Some customers cited concerns about privacy and data specificity in response to the tweet, sparking a debate that gained more social media attention as well as think pieces in various publications.
Netflix responded with a corporate statement that their data was not individually cherrypicked.
Ultimately, the critics couldn’t overshadow the virality of the tweet.
In this situation, Netflix was a strong example of how brands can still smooth over negative emotions even after cheeky comments.
In the end, it’s up to each individual company to decide whether troll marketing is the right strategy for them.
In some cases, the virality isn’t so good, like with T-Mobile and Verizon’s argumentative Twitter exchange over T-Mobile’s #UnlimitedMoves campaign.
But in other cases, like with Spotify or Netflix, the trolling is done just right and fits well with the current social media trends.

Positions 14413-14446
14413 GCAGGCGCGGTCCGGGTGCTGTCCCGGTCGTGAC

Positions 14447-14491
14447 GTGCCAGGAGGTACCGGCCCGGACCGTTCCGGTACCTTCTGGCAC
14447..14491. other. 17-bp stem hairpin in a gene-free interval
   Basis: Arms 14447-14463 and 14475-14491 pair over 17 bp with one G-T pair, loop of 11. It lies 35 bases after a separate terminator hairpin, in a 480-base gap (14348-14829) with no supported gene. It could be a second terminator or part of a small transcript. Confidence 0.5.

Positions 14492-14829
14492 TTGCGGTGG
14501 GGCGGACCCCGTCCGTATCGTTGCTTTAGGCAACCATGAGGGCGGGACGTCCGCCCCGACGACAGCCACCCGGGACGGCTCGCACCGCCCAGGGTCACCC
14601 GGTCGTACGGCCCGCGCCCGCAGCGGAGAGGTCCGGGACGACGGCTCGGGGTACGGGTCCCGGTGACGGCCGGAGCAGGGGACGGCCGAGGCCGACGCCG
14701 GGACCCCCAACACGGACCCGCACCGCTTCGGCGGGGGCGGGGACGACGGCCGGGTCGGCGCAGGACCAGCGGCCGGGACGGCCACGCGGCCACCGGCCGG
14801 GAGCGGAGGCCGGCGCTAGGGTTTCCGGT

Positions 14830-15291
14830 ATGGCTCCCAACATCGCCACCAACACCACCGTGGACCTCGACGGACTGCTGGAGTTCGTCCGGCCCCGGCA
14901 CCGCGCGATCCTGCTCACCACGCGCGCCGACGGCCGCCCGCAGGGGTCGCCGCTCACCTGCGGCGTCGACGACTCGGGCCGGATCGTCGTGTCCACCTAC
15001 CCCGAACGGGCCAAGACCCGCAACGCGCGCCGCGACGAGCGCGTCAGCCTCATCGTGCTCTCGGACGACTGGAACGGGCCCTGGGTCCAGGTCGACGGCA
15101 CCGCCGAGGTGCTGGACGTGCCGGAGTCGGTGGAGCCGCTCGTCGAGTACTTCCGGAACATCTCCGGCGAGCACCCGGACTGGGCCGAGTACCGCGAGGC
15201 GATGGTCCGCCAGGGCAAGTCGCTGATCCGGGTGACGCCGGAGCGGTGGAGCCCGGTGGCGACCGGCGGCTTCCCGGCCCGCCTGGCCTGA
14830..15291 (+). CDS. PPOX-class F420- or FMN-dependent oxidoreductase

As we previously wrote: Brand consistency involves the communication of messages in a way that doesn’t take away from the core brand proposition. While certain aspects of branding might change, the core message shouldn’t change.
So, if trolling and cheeky responses don’t take away from who you are as a brand, the light is green.
But if they don’t fit right in and it seems like a direction your company should move in, freshening up your brand or even rebranding may be a good idea – and that alone can spark some attention.